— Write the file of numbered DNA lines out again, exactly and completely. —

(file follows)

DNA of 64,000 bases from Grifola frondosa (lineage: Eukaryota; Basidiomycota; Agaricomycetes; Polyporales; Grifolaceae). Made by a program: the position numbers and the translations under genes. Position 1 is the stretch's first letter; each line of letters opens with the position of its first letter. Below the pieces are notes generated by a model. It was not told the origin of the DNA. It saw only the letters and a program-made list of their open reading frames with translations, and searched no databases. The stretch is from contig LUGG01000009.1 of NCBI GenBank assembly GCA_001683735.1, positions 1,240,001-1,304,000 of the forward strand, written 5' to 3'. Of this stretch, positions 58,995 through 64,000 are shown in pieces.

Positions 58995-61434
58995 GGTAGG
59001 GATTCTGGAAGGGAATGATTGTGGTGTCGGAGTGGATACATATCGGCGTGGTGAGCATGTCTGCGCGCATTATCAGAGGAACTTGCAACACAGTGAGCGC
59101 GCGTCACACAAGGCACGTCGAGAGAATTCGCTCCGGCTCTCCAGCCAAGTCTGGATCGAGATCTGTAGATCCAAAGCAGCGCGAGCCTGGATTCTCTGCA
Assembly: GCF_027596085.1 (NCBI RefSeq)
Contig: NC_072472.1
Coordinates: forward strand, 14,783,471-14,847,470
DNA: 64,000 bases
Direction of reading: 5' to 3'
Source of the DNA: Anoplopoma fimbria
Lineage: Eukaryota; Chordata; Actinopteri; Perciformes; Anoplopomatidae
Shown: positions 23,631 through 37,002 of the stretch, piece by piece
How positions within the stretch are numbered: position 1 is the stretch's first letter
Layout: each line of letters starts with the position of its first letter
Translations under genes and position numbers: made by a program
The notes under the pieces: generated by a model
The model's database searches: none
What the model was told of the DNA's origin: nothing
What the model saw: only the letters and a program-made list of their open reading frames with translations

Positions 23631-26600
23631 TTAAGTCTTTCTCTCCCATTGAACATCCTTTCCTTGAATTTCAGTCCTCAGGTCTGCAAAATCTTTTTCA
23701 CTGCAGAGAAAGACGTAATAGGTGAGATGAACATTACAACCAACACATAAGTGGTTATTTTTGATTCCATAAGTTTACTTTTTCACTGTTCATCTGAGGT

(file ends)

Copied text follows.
DNA of 64,000 bases from Grifola frondosa (lineage: Eukaryota; Basidiomycota; Agaricomycetes; Polyporales; Grifolaceae). Made by a program: the position numbers and the translations under genes. Position 1 is the stretch's first letter; each line of letters opens with the position of its first letter. Below the pieces are notes generated by a model. It was not told the origin of the DNA. It saw only the letters and a program-made list of their open reading frames with translations, and searched no databases. The stretch is from contig LUGG01000009.1 of NCBI GenBank assembly GCA_001683735.1, positions 1,240,001-1,304,000 of the forward strand, written 5' to 3'. Of this stretch, positions 58,995 through 64,000 are shown in pieces.

Positions 58995-61434
58995 GGTAGG
59001 GATTCTGGAAGGGAATGATTGTGGTGTCGGAGTGGATACATATCGGCGTGGTGAGCATGTCTGCGCGCATTATCAGAGGAACTTGCAACACAGTGAGCGC
59101 GCGTCACACAAGGCACGTCGAGAGAATTCGCTCCGGCTCTCCAGCCAAGTCTGGATCGAGATCTGTAGATCCAAAGCAGCGCGAGCCTGGATTCTCTGCA
Assembly: GCF_027596085.1 (NCBI RefSeq)
Contig: NC_072472.1
Coordinates: forward strand, 14,783,471-14,847,470
DNA: 64,000 bases
Direction of reading: 5' to 3'
Source of the DNA: Anoplopoma fimbria
Lineage: Eukaryota; Chordata; Actinopteri; Perciformes; Anoplopomatidae
Shown: positions 23,631 through 37,002 of the stretch, piece by piece
How positions within the stretch are numbered: position 1 is the stretch's first letter
Layout: each line of letters starts with the position of its first letter
Translations under genes and position numbers: made by a program
The notes under the pieces: generated by a model
The model's database searches: none
What the model was told of the DNA's origin: nothing
What the model saw: only the letters and a program-made list of their open reading frames with translations

Positions 23631-26600
23631 TTAAGTCTTTCTCTCCCATTGAACATCCTTTCCTTGAATTTCAGTCCTCAGGTCTGCAAAATCTTTTTCA
23701 CTGCAGAGAAAGACGTAATAGGTGAGATGAACATTACAACCAACACATAAGTGGTTATTTTTGATTCCATAAGTTTACTTTTTCACTGTTCATCTGAGGT